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Rav says that even if the Bi'ah of the Yavam was done without intent, if the Yavam is a Kohen the Yevamah is permitted to eat Terumah. (1)
Shmuel says that only if the Yevamah was already eating Terumah under her husband does a Bi'ah without intent permit her to eat Terumah. (2)
An alternate version of the dispute between Rav and Shmuel is that they argue in a case when the Yevamah fell to Yibum from Nisu'in. (3)
If a Kohen is Mekadesh a woman, and between the Kidushin and Nisu'in he becomes a deaf-mute, his wife may not eat Terumah. (4)
Rebbi Nasan maintains that if a Kohen becomes a deaf-mute between the Kidushin and Nisu'in, his wife may eat Terumah. (5)
The Rabanan maintain that a deaf-mute Kohen's wife may eat Terumah only if she has a son from the Kohen. (6)
A married woman who was raped is permitted to her husband if he is not a Kohen. If her husband dies, she is forbidden to marry a Kohen.
If the wife of a Kohen is raped, she is regarded as a Zonah and a Sotah. According to the second version of the Gemara, she is only a Sotah and not a Zonah.
The Tana Kama says that as soon as a Kohen performs Eirusin with a divorcee who is the daughter of a Kohen, she becomes disqualified from eating Terumah. (7)


1. This applies even if she is a Yevamah from Eirusin and she was not eating Terumah under her husband.
2. Shmuel agrees that she is regarded as a Yevamah for all of the things that are mentioned in the Parshah. However, with regard to Terumah, Shmuel maintains that since she was only an Arusah and was not eating Terumah under her husband, she may not eat Terumah under the Yavam without a complete Bi'ah with intent for the Mitzvah.
3. Even though she was eating Terumah during the lifetime of her husband, Shmuel maintains that she does not eat Terumah under the Yavam unless he does a complete Bi'ah. However, in a case in which the Yevamah fell to Yibum from Eirusin, even Rav maintains that she does not eat Terumah under the Yavam unless he does a complete Bi'ah.
4. If he becomes a deaf-mute after the Nisu'in, his wife may continue to eat Terumah.
5. The reason is that Min ha'Torah the Kalah may eat Terumah immediately upon Eirusin. The Rabanan decreed that a woman may not eat Terumah until after the Nisu'in. However, in this case, since Min ha'Torah she is allowed to eat Terumah from the time of the Eirusin, and at that time the Chasan was not a deaf-mute, once the Eirusin takes place she is allowed to eat Terumah.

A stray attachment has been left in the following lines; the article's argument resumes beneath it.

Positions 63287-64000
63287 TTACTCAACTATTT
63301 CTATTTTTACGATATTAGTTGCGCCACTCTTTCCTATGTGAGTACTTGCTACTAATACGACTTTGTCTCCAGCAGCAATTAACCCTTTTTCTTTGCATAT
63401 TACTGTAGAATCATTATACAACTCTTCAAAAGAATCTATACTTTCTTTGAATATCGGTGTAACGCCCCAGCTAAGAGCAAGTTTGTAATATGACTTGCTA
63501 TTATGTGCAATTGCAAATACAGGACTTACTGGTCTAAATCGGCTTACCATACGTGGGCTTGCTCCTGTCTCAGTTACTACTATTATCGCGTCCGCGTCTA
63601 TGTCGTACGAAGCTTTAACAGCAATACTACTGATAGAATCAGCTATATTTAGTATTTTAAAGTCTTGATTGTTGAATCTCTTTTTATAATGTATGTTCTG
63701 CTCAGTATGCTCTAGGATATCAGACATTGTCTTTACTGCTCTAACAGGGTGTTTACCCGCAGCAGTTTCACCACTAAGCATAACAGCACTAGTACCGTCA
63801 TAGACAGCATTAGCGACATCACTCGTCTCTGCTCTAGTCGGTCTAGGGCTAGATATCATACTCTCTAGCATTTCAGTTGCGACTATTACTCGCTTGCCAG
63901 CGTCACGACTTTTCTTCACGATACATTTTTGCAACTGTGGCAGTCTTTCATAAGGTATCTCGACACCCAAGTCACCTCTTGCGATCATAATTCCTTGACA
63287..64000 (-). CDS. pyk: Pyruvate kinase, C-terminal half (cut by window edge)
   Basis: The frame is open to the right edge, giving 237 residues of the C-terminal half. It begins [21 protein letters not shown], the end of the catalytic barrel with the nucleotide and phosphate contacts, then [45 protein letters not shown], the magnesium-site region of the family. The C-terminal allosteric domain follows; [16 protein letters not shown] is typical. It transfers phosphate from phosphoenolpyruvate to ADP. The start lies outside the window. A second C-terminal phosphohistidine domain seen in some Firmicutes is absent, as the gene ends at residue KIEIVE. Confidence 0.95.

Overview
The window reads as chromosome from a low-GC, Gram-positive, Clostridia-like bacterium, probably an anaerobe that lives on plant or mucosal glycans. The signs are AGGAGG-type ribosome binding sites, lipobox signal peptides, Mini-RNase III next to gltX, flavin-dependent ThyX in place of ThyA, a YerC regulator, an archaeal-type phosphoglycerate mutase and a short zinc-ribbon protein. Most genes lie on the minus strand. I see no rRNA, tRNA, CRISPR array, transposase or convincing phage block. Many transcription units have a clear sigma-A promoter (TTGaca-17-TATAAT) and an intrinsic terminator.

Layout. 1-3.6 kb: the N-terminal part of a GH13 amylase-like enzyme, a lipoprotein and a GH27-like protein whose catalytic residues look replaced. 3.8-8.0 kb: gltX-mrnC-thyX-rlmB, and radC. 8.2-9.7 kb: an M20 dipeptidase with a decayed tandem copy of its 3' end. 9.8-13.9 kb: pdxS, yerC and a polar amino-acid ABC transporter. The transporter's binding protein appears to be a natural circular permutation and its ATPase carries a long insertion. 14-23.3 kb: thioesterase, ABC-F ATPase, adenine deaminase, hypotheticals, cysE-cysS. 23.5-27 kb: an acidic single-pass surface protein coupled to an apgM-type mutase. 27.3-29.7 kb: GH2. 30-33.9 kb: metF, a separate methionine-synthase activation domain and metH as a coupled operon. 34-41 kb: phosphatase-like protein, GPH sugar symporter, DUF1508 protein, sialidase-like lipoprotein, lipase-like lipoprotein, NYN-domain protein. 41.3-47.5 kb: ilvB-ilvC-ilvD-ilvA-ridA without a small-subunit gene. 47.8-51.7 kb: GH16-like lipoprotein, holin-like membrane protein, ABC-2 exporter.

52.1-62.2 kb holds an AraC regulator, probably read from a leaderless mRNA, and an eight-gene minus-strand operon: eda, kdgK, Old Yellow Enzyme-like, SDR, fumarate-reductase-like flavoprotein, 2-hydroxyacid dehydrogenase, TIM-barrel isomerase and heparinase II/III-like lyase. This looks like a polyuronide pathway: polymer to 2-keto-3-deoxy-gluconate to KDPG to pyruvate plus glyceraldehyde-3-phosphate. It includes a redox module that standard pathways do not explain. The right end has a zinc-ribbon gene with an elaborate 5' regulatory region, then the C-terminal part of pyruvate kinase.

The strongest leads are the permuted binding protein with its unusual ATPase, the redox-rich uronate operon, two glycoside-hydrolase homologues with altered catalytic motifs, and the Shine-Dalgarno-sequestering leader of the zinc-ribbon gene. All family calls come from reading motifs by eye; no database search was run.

6. Once the son dies, she may no longer eat Terumah, even if she is still married to the father.
7. However, if he divorces her from Eirusin, she reverts back to being permitted to eat Terumah. Rebbi Eliezer and Rebbi Shimon disagree with the Tana Kama and say that she becomes disqualified only once she has Bi'ah and becomes a Chalalah. In that case, she remains disqualified forever, even after he divorces her.


Shmuel says that certain types of Bi'ah of the Yavam are not regarded as a complete act of Yibum, and the Yevamah is prohibited from eating Terumah. Rav disagrees. The Rashba says that the dispute between Rav and Shmuel is in the case of a Bi'ah done without intent, which is not a valid Bi'ah for other matters, such as being Mekadesh a woman. Shmuel maintains that also for Yibum it does not work completely, and certain conventions of Yibum do not yet apply. In contrast, a partial Bi'ah, which is regarded as a valid Bi'ah for all other matters, would work completely for Yibum, and in such a case Shmuel would agree that she may eat Terumah. However, the Rif explains that the dispute between Rav and Shmuel is regarding a partial Bi'ah, and the Yerushalmi explicitly says that the dispute is regarding a partial Bi'ah. The Ramban explains that the Yerushalmi understands that the dispute is regarding a partial Bi'ah that was also done without intent. In that case, Shmuel rules that she may not eat Terumah, but if there was one factor without the other, she is permitted to eat Terumah.


A Kohen's wife who had intimate relations with another man, even if she was raped, is forbidden to her husband.
The wife of a Yisrael who was raped is forbidden to a Kohen, even though she is permitted to her husband. (Shulchan Aruch EH 6:10-11)

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